First of all, this might just be the most utterly pointless argument to have reared its head in football discussion in quite some time. What constitutes being boring is extremely subjective, and it’s not exactly something that can be changed. If something bores you, what do you do to make it interesting? Focus more on this tedious thing?
Nevertheless, there is a generally accepted template for entertaining play: passing, some level of fluidity and, to a lesser extent, pressing. All targets which Spain seem to hit comfortably – so why were they labelled boring?
What makes most possession-based teams interesting to watch is that they are making the best of their technical abilities and footballing intelligence to patiently carve out a chance. The key part to this is the chance though – there needs to be some sort of end point. Too often Spain looked like they were keeping possession for possession’s sake, as if it were some sort of goal in itself. Their build-up play isn’t simply slow, a lot of the time it isn’t build-up play at all – whether it’s in their own half or the opposition’s, their goal of simply keeping the ball didn’t seem to change.
There’s a quite noticeable difference between football and piggy-in-the-middle that Spain didn’t quite seem to grasp at Euro 2012, which quite possibly makes it the purest form of anti-football you’re likely to see: they didn’t attack themselves, but they wouldn’t let the opposition have the ball so that someone could attempt to play football.
Their problem wasn’t just their mentality though. Much was made of Vicente del Bosque’s decision to not bother with a striker throughout the tournament, yet him opting for a double pivot had the larger effect. The choice between Xabi Alonso and Sergio Busquets is a difficult one for Del Bosque – an enviable case of having too many world class players. Alonso is the more talented and creative player, yet lacks the mobility to play the holding midfield role by himself, requiring Busquets next to him. Busquets is more mobile and has an understanding with Xavi and Andres Iniesta, making him the more logical choice, although that would mean leaving out Alonso, one of Spain’s best players.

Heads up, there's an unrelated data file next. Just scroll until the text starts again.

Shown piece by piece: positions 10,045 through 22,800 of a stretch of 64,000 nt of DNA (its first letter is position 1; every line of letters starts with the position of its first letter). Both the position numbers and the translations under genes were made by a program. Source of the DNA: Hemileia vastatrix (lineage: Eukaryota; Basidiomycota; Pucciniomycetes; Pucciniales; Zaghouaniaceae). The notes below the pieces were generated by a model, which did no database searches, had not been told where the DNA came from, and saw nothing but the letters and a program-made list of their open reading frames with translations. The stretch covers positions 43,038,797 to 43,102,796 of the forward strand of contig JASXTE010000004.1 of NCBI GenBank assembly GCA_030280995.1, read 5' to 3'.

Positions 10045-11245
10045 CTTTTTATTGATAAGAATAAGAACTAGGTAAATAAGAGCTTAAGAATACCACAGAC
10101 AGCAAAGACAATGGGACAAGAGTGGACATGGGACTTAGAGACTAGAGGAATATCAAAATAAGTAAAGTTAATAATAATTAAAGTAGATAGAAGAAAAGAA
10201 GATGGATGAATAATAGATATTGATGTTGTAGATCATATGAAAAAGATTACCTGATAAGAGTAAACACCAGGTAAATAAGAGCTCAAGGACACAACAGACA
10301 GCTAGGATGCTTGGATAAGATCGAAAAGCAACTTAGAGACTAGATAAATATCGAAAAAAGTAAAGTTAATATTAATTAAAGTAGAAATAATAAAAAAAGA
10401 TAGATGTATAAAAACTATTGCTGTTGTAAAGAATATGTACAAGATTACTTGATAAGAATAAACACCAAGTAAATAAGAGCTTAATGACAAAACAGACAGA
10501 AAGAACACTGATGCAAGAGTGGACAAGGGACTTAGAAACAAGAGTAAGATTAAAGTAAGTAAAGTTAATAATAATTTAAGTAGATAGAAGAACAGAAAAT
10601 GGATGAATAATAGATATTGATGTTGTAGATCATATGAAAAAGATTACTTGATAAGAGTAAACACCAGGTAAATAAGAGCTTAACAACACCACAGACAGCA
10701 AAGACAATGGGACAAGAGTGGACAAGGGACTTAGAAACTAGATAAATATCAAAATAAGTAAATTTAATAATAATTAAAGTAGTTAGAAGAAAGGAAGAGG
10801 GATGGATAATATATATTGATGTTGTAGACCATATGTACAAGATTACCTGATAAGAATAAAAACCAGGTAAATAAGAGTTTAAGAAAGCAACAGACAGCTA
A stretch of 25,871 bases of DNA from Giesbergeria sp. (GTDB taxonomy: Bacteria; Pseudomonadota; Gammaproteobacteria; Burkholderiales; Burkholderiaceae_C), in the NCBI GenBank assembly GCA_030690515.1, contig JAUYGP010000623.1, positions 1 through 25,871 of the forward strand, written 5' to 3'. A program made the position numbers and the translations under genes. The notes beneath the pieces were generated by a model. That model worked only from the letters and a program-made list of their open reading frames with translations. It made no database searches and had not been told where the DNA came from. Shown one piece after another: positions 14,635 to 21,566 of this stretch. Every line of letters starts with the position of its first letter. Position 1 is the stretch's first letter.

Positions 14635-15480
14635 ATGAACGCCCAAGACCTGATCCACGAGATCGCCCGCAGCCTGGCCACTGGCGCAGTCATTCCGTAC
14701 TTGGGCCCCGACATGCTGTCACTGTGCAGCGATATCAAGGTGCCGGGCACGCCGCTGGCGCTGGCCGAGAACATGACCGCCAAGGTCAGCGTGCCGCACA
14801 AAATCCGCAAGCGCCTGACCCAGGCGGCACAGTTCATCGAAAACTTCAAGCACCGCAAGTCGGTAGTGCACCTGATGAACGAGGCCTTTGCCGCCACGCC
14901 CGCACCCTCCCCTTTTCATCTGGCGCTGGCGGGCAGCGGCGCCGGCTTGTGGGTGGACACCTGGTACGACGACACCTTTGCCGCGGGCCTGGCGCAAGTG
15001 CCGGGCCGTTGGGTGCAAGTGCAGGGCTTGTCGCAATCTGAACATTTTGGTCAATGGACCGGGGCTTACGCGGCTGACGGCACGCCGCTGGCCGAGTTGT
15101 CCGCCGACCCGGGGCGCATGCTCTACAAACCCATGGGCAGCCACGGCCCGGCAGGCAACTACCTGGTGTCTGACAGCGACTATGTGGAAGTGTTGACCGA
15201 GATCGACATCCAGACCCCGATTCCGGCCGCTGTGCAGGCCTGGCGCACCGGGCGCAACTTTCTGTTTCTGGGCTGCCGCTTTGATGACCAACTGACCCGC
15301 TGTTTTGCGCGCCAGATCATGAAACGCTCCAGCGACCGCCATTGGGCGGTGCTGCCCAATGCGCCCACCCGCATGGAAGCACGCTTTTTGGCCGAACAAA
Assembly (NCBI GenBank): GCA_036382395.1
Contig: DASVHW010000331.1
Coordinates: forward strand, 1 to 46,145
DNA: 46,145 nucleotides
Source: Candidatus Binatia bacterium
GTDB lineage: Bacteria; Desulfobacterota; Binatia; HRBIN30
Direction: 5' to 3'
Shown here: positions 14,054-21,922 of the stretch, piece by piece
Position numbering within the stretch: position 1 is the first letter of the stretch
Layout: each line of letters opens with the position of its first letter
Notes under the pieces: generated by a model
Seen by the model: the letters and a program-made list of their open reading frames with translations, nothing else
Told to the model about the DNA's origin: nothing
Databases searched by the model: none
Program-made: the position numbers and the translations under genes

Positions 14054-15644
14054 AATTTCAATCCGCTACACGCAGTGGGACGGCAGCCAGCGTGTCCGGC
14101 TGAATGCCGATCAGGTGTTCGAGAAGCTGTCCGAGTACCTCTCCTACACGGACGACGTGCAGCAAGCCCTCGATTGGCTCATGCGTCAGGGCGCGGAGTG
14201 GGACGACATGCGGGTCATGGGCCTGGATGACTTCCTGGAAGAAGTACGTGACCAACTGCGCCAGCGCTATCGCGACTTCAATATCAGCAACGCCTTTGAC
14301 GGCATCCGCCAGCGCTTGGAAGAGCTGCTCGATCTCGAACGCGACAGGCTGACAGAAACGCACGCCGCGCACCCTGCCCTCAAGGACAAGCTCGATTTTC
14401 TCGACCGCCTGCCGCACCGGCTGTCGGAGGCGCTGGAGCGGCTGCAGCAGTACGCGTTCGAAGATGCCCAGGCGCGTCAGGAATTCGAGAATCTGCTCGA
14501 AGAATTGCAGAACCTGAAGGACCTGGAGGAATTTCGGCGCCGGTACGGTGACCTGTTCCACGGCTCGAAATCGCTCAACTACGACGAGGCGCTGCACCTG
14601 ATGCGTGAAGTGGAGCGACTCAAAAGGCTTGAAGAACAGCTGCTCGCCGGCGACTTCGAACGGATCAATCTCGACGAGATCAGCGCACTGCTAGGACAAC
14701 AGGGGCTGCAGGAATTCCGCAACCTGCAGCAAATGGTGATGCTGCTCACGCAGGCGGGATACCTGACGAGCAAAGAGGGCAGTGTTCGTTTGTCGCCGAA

Regardless, there was only really space for one of them. Ordinarily, a team who has both full-backs get forward like Jordi Alba and Alvaro Arbeloa does require a double pivot, but opposition generally play so defensively against Spain that one defensive midfielder would be enough. With both Busquets and Alonso playing, there is one less player able to play in that attacking midfield zone, leaving them outnumbered against the heavily-manned defences. It also renders Xavi pretty useless as he likes to drop deep and collect the ball – with the double pivot he’s forced to play higher, where he can’t play his normal game.
With the double pivot, there’s the two full-backs stretching play then three players who are looking to actively break down the opposition while Xavi wanders around looking a bit lost. With a single pivot, there’s the two full-backs stretching play then five players looking to actively break down the opposition.
Still, Spain’s lack of a striker often was a problem. Not because playing with a striker is inherently bad, as great-example-of-why-some-people-shouldn’t-be-allowed-to-talk-about-football John Cross suggested in between Fernando Torres jokes (seriously, how can someone complain about the lack of a striker while laughing about how that team’s most established striker isn’t very good? How is that sort of disconnect in logic possible? He is paid to talk about football. This is how arguments in favour of eugenics start), but because it requires that you make up for a lack of a number nine by switching the focal point or providing that point through runs. With David Villa not able to get fit in time and Torres off-form, going strikerless made sense, although only Cesc Fabregas ever managed to provide the directness to make it successful – anyone else simply carried on the passive going nowhere passing that caused the “boring” backlash.
The final perhaps should have enflamed debate rather than settling it: why were they not more attacking earlier in the tournament when they were capable of doing that? This Spanish side put itself in record books, but did so with its worst incarnation. The team that won Euro 2008 played the attractive tiki-taka passing game, yet their 4-4-2 shape forced them into getting the ball forward. They had been put among the favourites but as perennial underdogs their opponents weren’t too scared of them, meaning they didn’t have to face huge defensive blockades. Opponents’ defensiveness meant Spain couldn’t be as entertaining in South Africa, but at least they tried to be. The 2012 version weren’t necessarily boring – they certainly could have been a bit more fun though.